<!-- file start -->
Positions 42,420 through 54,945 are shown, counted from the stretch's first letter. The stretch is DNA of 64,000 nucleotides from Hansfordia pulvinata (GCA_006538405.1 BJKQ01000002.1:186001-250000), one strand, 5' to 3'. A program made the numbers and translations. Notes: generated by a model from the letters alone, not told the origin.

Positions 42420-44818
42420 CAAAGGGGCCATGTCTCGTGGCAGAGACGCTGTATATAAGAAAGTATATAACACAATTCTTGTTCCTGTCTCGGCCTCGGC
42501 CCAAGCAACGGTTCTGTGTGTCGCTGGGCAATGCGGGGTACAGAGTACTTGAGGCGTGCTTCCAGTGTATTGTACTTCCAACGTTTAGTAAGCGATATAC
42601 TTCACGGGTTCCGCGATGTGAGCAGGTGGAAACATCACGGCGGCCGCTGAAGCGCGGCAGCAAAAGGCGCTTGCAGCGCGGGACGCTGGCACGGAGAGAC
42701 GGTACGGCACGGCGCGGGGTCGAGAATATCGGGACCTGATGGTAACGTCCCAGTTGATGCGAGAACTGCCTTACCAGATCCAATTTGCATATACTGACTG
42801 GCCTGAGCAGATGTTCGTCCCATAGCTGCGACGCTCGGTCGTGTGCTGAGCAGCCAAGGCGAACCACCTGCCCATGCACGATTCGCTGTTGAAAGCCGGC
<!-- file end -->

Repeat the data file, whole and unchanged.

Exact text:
Positions 42,420 through 54,945 are shown, counted from the stretch's first letter. The stretch is DNA of 64,000 nucleotides from Hansfordia pulvinata (GCA_006538405.1 BJKQ01000002.1:186001-250000), one strand, 5' to 3'. A program made the numbers and translations. Notes: generated by a model from the letters alone, not told the origin.

Positions 42420-44818
42420 CAAAGGGGCCATGTCTCGTGGCAGAGACGCTGTATATAAGAAAGTATATAACACAATTCTTGTTCCTGTCTCGGCCTCGGC
42501 CCAAGCAACGGTTCTGTGTGTCGCTGGGCAATGCGGGGTACAGAGTACTTGAGGCGTGCTTCCAGTGTATTGTACTTCCAACGTTTAGTAAGCGATATAC
42601 TTCACGGGTTCCGCGATGTGAGCAGGTGGAAACATCACGGCGGCCGCTGAAGCGCGGCAGCAAAAGGCGCTTGCAGCGCGGGACGCTGGCACGGAGAGAC
42701 GGTACGGCACGGCGCGGGGTCGAGAATATCGGGACCTGATGGTAACGTCCCAGTTGATGCGAGAACTGCCTTACCAGATCCAATTTGCATATACTGACTG
42801 GCCTGAGCAGATGTTCGTCCCATAGCTGCGACGCTCGGTCGTGTGCTGAGCAGCCAAGGCGAACCACCTGCCCATGCACGATTCGCTGTTGAAAGCCGGC